• If this is an automatic, and there is not regular service for the fluid, I would be extra curious. The fluid should be a reddish and under no circumstances should it smell burnt. If it is just replaced I would also be worried, take it on the freeway and let it get warm. Mine takes about 20-30 min in winter in the NW.
  • The transmission may shift hard 2-3 but if the fluid is well used this may be okay.
  • If this is in the rust belt I would take a close look at the sub-frames, they are prone to failure with a saline environment.
  • You may have to replace some engine pullies/bearings, coils and plugs and possibly a gasket and a sensor or two.
  • Everything is pretty cheap, and they are in the salvage yards, second only in number to the stones they are placed on.
  • The suspension bushings on the front go bad and click/creak. They can be purchased for $100 for all 6 and it takes a long afternoon to install, (longer in rust belt)
I have about $6000 invested and currently sit with 180,000 mi and 6.5 yrs ownrship.
I do my own work and use salvage yards for upgrades.
 

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What qualifies as a "good buy"? If it's cheap and not your only car, go for it.
 

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What qualifies as a "good buy"? If it's cheap and not your only car, go for it.
Couldn't agree more. Bought my current 6 with ~210k km as a third vehicle to teach my kids how to drive stick shift. So many years later it is still running strong (about 270k km) and my 16YO "inherited" it, no issues at all.
 

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The next major issue is the JATCO automatic transmission in earlier models. Avoid everything JATCO. If it wasn't taken cared of by previous owner.. who knows how reliable it will remain. A well taken cared of JATCO auto transmission will give you an average reliability. GO for the manual.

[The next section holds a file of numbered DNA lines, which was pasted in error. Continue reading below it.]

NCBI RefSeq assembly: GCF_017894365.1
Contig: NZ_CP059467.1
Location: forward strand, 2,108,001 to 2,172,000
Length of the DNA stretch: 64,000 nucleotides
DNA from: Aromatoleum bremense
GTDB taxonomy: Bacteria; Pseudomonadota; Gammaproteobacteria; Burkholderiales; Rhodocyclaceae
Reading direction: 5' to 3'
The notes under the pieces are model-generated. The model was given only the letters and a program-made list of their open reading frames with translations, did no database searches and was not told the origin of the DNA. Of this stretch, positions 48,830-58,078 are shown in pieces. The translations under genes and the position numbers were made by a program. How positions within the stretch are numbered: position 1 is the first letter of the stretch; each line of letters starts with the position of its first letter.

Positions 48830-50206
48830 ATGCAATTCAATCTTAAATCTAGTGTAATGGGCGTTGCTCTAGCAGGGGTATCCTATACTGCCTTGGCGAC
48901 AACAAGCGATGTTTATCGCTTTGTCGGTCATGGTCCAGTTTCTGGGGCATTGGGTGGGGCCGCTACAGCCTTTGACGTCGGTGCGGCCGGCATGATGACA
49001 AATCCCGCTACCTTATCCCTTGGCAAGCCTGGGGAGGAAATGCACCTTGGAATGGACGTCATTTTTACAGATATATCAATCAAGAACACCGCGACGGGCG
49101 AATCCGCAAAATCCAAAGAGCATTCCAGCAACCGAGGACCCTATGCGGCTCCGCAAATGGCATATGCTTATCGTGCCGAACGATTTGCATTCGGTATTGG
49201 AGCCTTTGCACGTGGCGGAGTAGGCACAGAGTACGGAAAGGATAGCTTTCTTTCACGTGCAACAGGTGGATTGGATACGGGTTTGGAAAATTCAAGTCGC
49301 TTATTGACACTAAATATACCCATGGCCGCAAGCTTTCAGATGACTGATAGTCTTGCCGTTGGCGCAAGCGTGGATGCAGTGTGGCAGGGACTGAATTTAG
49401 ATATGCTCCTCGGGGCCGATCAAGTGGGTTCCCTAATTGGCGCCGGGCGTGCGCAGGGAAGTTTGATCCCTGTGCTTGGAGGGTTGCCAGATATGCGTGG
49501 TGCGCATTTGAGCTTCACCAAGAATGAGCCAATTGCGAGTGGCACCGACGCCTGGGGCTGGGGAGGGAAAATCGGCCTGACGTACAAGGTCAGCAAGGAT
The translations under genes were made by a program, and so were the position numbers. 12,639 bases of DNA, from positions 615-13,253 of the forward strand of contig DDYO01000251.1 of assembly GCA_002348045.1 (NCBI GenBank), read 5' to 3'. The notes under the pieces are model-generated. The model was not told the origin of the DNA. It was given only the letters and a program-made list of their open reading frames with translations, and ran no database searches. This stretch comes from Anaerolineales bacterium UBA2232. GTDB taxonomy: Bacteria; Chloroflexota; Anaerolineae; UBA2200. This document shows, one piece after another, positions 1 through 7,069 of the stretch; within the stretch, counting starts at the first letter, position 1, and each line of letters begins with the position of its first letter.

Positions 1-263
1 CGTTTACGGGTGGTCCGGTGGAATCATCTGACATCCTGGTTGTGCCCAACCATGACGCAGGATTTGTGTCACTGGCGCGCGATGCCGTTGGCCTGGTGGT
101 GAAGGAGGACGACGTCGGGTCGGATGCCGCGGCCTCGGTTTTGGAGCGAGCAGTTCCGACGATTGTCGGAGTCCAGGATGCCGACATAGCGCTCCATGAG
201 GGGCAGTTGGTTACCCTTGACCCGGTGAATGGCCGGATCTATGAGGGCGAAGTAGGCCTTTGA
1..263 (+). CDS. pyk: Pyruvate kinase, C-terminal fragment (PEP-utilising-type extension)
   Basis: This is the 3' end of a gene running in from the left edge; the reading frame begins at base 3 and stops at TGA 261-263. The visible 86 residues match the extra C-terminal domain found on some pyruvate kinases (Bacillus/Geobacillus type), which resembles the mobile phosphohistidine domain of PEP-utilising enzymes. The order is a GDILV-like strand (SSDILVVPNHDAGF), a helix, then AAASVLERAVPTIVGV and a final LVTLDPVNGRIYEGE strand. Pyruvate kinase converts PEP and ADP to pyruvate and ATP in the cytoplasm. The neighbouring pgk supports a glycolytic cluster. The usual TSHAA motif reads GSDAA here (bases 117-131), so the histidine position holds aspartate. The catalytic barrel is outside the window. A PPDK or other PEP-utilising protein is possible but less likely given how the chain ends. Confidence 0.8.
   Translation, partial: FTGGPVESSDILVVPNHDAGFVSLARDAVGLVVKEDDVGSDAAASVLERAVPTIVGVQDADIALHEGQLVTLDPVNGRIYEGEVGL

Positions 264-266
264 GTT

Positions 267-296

I think they started to change over to AISIN Warner transmission during the 2005 model year. Might have to research a bit to confirm.
Yes, the automatic switched to an Aisin 6-speed in 2005. I ran my 6 out to almost 150k miles before I sold it; honestly, I should have kept the car. I picked up a 2006 Mercury Milan a couple years later for a winter vehicle - the Milan is the same platform as the Fusion and 6 and also has the 3.0L Duratec/Aisin 6-speed auto combo. The motor setup is more akin to the 2006-2008 6's (different cat and exhaust arrangement), but at 253k miles she is still going strong.
 
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Thank you so much everyone for the detailed responses! The one that I saw listed for 1400$ already comes with a misfire in cylinder #3 so I guess I won't be looking at that one. The search continues!
 

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Thank you so much everyone for the detailed responses! The one that I saw listed for 1400$ already comes with a misfire in cylinder #3 so I guess I won't be looking at that one. The search continues!
Good luck! Let us know if you've got any other questions.
 

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I bought mine with a cyl #1 misfire for $1700. Figured it was cheap enough I could replace the motor worst case. Turned out to be a dead fuel injector. My car is a manual transmission wagon which is extremely hard to find so the risk was worth it to me. For a sedan I'd probably skip too.
 

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I'm in the market for a new car and it seems like the mazda is everything I'm looking for but I'm worried about reliability. I've heard horror stories about 2004 models and I was wondering if it was fixed for 2005 and if not what should I look for when I'm looking at cars, also what can I do to make that 3.0 last as long as possible
Hey Man, there are a lot of opinions out there. I had a 2004 6s 5 sp manual that had 110K on it when a kid ran a red-light and I hit him doing about 45. It destroyed my car. But my point is that car was excellent. It gave me only two problems. passenger window clicked when the window was raised and the 6 CD changer started to reject CDs. That was 8 years after buying it... I was a Mazda salesman for 7 years before I went to Graduate School. Mazdas are great vehicles. I was also an Assistant Sales manager at a Nissan/Subaru store. All car makers have lemons, But Mazda, Toyota and Subaru are the best for longevity and service in Middle-line cars.